Since 2014, they have been tucked into one of the capital city’s most obscure settlement, New Kuchigoro, surrounded by beautiful houses and havens of the well-to-do, but the internally displaced people of this camp have come a long way from where they were when they first got there, ONUKOGU KANAYOCHUQU JUBAL writes.
When the displaced people of the camp for internally displace people first got to New Kuchigoro, about 2000 of them – except children – they knew they would leave one day, but they were unprepared for the first few months of hardship and stark poverty which confronted them, threatening to claim their already complicated lives.
They have experienced undeniable pain, sorrow and hardship and, clearly, they long for their homes which have been laid waste by the action of insurgents in the North-eastern part of the country.
A part of them have come to accept that their lives may not get any better, since their constant pleas for help and lifelines have gone unheeded. Thus, when LEADERSHIP visited the camp last week, s number of things showed that the people are making do with what they have.
They have been dealt cruel cards and, in spite of the myriad of things left to be ticked on the bucket list to make the camp inhabitable, the camp has come a distance from what it used to be and the people can now look to better lives, even if they desire more to see this reality come true.
There were evidences of visitations from globally renowned non-governmental organisations like the Nelson Mandela Initiative which donated some port cabins and a ‘selfie toilet’, donations from bodies like financial management firm Arette Copious, hundreds of schools, well-meaning individuals etc.
With the permission of the camp’s head, Philemon Emmanuel, LEADERSHIP Weekend went round the camp and could see sad, forlorn faces awaiting the fulfillment of promises, their hopes paused, waiting to exhale.
Within the shacks which make up the camp, people of all ages could be seen moving about languidly, some evidently hungry, others in search of better things to do with their time. The faces could tell their stories in no better way.
In this gloom and dreariness, though, it is clear that the people have vowed to make something of their lives, come rain or shine.
For Florentin Dauda (not real names), the people of the camp have heard enough promises to last them a life-time.
“Every day, people come here and promise to help in one way or the other, but we never hear from them again. We are tired of hoping in people, we want to hope on God and help ourselves,” said Dauda, explaining that they were only brought to their present states by circumstances and not by their own doing.
True, they have had their fair share of failed promises, as much as they have had some great outpourings of kindness.
They have got gifts of clothes, food, toiletries, sanitary materials, mosquito nets, medicals, stationaries and lots of others, but, understandingly, this is a camp for people who need to be alive and there would always be yearning for more.
For the man saddled with dealing with all these, Philemon Emanuel, it is no easy job.
Clearly, he could do with some rest and a lot of help to get some of the pressure off his back.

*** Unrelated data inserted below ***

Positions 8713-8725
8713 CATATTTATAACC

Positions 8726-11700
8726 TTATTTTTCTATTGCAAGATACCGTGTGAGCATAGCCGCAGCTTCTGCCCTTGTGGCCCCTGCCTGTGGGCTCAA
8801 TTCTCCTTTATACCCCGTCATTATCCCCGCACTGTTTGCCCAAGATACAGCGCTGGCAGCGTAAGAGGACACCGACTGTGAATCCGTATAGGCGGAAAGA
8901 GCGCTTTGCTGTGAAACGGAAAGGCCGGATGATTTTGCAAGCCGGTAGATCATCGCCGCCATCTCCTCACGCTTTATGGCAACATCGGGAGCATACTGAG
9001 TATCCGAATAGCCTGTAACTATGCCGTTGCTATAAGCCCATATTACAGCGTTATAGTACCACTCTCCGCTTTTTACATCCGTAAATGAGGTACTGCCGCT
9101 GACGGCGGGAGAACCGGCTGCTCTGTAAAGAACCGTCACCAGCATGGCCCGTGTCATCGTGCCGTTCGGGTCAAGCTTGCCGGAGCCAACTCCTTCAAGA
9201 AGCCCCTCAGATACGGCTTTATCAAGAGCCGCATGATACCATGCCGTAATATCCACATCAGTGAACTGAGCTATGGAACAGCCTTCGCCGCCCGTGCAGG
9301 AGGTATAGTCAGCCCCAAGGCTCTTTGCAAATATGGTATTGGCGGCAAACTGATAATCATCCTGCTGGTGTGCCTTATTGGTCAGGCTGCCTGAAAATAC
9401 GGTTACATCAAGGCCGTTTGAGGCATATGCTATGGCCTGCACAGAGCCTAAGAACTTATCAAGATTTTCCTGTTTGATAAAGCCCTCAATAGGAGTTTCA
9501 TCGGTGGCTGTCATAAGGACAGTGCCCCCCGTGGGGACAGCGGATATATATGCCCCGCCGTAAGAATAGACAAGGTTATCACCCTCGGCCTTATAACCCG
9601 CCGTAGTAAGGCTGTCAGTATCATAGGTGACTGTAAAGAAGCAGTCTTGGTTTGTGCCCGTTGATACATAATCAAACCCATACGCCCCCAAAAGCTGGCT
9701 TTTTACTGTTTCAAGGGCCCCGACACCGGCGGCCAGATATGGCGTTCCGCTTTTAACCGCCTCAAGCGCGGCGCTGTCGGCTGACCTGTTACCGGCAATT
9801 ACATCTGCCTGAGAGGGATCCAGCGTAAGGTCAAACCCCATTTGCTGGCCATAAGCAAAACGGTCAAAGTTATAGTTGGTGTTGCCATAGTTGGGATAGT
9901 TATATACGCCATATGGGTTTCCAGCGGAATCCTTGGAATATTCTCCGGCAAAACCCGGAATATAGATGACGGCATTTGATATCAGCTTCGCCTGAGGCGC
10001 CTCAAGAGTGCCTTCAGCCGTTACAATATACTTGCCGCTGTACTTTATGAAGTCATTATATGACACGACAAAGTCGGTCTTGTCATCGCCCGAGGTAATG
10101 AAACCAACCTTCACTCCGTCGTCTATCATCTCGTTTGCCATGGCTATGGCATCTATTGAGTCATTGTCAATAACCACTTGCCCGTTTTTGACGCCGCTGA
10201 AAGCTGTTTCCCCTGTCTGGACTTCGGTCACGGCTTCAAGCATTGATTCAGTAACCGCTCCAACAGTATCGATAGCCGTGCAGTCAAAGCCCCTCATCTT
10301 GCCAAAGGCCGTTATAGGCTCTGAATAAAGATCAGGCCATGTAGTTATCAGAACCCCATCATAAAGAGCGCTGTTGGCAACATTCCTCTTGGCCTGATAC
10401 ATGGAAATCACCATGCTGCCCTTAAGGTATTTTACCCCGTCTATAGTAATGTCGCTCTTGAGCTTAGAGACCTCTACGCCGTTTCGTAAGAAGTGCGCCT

“Being in charge of this camp is difficult. I am only in charge, but I do not coordinate a lot of things; I get people from amongst us to help me out. We get donations, but we need more, because our people are constantly in need, just like all humans,” he sighed.
He would not even bear to talk about the government’s messenger to the displaced person, the National Emergency Management Agency (NEMA).
When asked about the role of the NEMA, he shook his head, vehemently. If it was a sign that the government had failed or was not leaving up to the people’s expectation, he would not be drawn into it.
But the issues thrown at them by their present condition are real and could cost lives.
There are issues with the defecating habit in camp, water and a number of others, but the inability of women from the camp to get needed medical attention from mainstream hospitals has remained a source of headache to him.
“A number of bodies have come here to distribute drugs and mosquito nets, but, after they leave, if our people go to hospitals, they will not be attended to, unless they have money with them.
“It is an issue for our women to give birth in these hospitals. Some of them have their children here, because there are no pre and ante-natal services available to them. Now, if your wife is about to deliver and you go to a hospital, you need to have about N16,000 or N17,000 before they can attend to you. And most of the men do not work,” Emmanuel said.
Ladi Mathias, the leader of the women in the camp corroborated Emmanuel’s account.
“Our women give birth at home because their husbands cannot afford to go to hospitals. As a result, many do not heal on time and, even if they do, they cannot get the medication to remain like that.
“We need help from good people and organisations, so that our women can have safe births. The women need drugs, nets, advise and many other things which they do not have now. Many groups have come to advise us and cater for us, but, more than advice, we need drugs, food and clothes for the children,” she said.
Religious bodies have kept the most faith with the camp and the people are ever grateful. Within the camp is a church, a mosque and a space for meeting. Shacks with a few consumables displayed for sale can also be seen.
When LEADERSHIP Weekend visited the camp, some dwellers, mostly women could be seen queuing before medics from the Stafford Dialysis Services International, as children from the school buses of the Voyage International Schools, Abuja (VISA) poured out to go offer their gifts of money, stationeries and other donations to the indigent children of the camp.